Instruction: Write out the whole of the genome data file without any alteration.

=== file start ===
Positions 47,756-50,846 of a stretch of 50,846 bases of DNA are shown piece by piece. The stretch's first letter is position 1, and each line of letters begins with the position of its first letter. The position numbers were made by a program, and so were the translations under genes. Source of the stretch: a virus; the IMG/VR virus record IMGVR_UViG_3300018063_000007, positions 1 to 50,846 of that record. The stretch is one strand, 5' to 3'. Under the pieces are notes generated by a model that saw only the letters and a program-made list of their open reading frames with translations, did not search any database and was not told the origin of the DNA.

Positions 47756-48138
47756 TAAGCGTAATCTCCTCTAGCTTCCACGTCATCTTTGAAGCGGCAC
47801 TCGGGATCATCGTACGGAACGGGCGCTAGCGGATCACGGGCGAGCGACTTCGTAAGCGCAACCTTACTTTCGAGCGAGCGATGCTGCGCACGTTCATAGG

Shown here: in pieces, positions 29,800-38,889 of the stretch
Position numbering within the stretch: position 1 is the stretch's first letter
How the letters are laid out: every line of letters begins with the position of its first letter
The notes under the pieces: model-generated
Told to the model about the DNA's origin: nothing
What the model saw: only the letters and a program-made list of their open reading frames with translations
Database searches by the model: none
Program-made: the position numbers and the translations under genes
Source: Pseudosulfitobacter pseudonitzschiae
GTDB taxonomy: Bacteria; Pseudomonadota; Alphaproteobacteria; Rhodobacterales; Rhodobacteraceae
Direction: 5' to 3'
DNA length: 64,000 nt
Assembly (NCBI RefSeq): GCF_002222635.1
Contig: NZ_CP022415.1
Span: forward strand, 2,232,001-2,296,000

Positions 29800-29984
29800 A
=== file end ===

Positions 47,756-50,846 of a stretch of 50,846 bases of DNA are shown piece by piece. The stretch's first letter is position 1, and each line of letters begins with the position of its first letter. The position numbers were made by a program, and so were the translations under genes. Source of the stretch: a virus; the IMG/VR virus record IMGVR_UViG_3300018063_000007, positions 1 to 50,846 of that record. The stretch is one strand, 5' to 3'. Under the pieces are notes generated by a model that saw only the letters and a program-made list of their open reading frames with translations, did not search any database and was not told the origin of the DNA.

Positions 47756-48138
47756 TAAGCGTAATCTCCTCTAGCTTCCACGTCATCTTTGAAGCGGCAC
47801 TCGGGATCATCGTACGGAACGGGCGCTAGCGGATCACGGGCGAGCGACTTCGTAAGCGCAACCTTACTTTCGAGCGAGCGATGCTGCGCACGTTCATAGG

Shown here: in pieces, positions 29,800-38,889 of the stretch
Position numbering within the stretch: position 1 is the stretch's first letter
How the letters are laid out: every line of letters begins with the position of its first letter
The notes under the pieces: model-generated
Told to the model about the DNA's origin: nothing
What the model saw: only the letters and a program-made list of their open reading frames with translations
Database searches by the model: none
Program-made: the position numbers and the translations under genes
Source: Pseudosulfitobacter pseudonitzschiae
GTDB taxonomy: Bacteria; Pseudomonadota; Alphaproteobacteria; Rhodobacterales; Rhodobacteraceae
Direction: 5' to 3'
DNA length: 64,000 nt
Assembly (NCBI RefSeq): GCF_002222635.1
Contig: NZ_CP022415.1
Span: forward strand, 2,232,001-2,296,000

Positions 29800-29984
29800 A